Difference Between Bacteria And Viruses

Many people think that both bacteria and viruses are germs that are harmful to human beings. Furthermore, they think that viruses and bacteria belong to the same category that causes infections to us.

However, it is a wrong perception. Bacteria and viruses are two very different infectious agents, and it is extremely important for us to know their features to be able to ward off infections and to remain healthy.

This article explains the features of both as well as the difference between bacteria and viruses to make us better prepared in every sense of the word.

Difference Between Bacteria and Viruses

Bacteria Vs Viruses

On a biological level, the main difference is that bacteria are free-living cells that can live inside or outside a body, while viruses are a non-living collection of molecules that need a host to survive.

Living or Not

Viruses are not living organisms, bacteria are. Viruses only grow and reproduce inside of the host cells they infect. When found outside of these living cells, viruses are dormant.

Their “life” therefore requires the hijacking of the biochemical activities of a living cell. Bacteria, on the other hand, are living organisms that consist of a single cell that can generate energy, make its own food, move, and reproduce (typically by binary fission).

This allows bacteria to live in many places soil, water, plants, and the human body and serve many purposes.

They serve many vital roles in nature by decomposing organic matter (maybe not that vital to anyone who’s forgotten leftovers in the back of the fridge) and by converting nitrogen, through nitrogen fixation, to chemicals usable by plants. Bacteria even know how to work as a team through something called quorum sensing.

Size

Bacteria are giants when compared to viruses. The smallest bacteria are about 0.4 µ (one-millionth of a meter) in diameter while viruses range in size from 0.02 to 0.25 µ.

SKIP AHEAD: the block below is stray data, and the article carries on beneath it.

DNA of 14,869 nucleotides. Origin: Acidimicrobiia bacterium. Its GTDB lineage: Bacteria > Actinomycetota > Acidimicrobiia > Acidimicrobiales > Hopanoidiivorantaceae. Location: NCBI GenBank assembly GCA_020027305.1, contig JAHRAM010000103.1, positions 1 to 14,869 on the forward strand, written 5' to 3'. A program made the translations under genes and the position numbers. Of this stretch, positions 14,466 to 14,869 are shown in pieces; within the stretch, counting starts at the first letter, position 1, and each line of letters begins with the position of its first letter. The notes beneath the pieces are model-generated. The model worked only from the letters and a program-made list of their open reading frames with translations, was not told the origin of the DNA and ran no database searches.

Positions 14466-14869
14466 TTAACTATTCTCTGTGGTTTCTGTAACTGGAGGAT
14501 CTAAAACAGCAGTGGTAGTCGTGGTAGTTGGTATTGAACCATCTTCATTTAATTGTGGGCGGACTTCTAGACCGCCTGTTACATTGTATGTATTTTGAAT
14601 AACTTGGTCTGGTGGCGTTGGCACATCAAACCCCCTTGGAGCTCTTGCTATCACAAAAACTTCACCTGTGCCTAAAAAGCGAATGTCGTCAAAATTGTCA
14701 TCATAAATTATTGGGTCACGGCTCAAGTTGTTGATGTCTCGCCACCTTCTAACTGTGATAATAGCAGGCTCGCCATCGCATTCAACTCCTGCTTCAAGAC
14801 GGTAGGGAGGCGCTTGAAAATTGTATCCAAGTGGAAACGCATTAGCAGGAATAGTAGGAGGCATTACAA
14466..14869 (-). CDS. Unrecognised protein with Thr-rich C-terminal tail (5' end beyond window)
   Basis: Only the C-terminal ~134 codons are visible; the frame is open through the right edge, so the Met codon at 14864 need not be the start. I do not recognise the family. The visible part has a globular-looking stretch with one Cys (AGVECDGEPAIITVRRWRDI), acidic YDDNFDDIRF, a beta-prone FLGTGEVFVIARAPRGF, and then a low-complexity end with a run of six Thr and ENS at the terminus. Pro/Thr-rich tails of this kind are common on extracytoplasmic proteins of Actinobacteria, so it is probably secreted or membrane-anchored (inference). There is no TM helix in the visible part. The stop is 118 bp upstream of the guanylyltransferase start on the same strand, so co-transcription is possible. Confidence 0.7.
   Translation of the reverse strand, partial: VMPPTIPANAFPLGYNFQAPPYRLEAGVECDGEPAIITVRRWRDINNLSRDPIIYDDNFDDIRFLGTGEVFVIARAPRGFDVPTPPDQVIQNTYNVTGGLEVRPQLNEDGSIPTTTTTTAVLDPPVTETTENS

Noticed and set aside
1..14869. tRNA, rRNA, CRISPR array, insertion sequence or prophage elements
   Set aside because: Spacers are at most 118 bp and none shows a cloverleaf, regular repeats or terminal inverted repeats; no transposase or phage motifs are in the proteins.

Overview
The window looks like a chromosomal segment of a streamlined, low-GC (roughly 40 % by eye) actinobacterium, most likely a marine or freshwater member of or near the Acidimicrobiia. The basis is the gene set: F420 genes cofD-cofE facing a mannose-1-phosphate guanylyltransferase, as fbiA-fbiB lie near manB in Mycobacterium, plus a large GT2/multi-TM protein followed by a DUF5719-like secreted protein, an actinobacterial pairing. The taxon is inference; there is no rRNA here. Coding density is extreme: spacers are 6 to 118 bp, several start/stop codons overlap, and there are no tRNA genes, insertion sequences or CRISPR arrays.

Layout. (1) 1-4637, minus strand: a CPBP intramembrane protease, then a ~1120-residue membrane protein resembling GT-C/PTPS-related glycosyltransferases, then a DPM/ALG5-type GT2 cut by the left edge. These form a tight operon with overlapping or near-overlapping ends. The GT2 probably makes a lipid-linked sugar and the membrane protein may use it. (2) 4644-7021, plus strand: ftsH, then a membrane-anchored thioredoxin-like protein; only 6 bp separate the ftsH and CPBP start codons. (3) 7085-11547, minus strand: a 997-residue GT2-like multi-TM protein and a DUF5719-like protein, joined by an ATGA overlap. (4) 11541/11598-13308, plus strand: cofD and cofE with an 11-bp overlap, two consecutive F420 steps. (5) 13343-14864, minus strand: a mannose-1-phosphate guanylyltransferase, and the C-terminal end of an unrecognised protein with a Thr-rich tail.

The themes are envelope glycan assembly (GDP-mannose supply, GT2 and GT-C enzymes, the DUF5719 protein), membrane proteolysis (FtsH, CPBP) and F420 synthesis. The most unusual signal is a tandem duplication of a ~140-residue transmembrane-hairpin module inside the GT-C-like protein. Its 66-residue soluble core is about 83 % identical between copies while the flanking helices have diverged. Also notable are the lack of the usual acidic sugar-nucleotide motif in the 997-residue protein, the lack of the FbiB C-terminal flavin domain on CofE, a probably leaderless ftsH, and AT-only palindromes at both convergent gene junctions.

This makes most viruses submicroscopic, unable to be seen in an ordinary light microscope. They are typically studied with an electron microscope.

Mode of Infection

Their mode of infection is different. Because of their distinct biochemistry, it should come as no surprise that bacteria and viruses differ in how they cause infection.

Viruses infect a host cell and then multiply by the thousands, leaving the host cell and infecting other cells of the body. A viral infection will therefore be systemic, spreading throughout the body. Systemic diseases caused by viral infection include influenza, measles, polio, AIDS, and COVID-19.

 Pathogenic bacteria have a more varied operation and will often infect when the right opportunity arises so-called opportunistic infection. The infection caused by pathogenic bacteria is usually confined to a part of the body, described as a localized infection.

These infections may be caused by the bacteria themselves or by toxins (endotoxins) they produce. Examples of bacterial diseases include pneumonia, tuberculosis, tetanus, and food poisoning.

How Viruses Interact with Bacteria

Viruses can infect bacteria. Bacteria are not immune to viral hijackers which are known as bacteriophages viruses that infect bacteria. We don’t want to judge, but this may be one more reason to put viruses one notch higher in the nasty germs hierarchy.

What are Bacteria?

Bacteria are unicellular organisms that are of many different shapes and sizes. They are microscopic prokaryotes of Kingdom Monera. Bacteria contain a single chromosome composed of DNA and extra-chromosomal DNA called plasmids.

They live in every possible habitat including extreme environments such as hot springs and the deep sea. Interestingly they can live independently without the aid of other living organisms, unlike viruses.

Furthermore, they reproduce asexually by binary fission, which is the most common reproductive method of bacteria.  The most amazing fact is that, out of countless types of bacteria, most are harmless for human beings.

In fact, a vast majority of bacteria are beneficial to us as they break organic matter and kill parasites. Only a few of the bacteria cause diseases to human beings.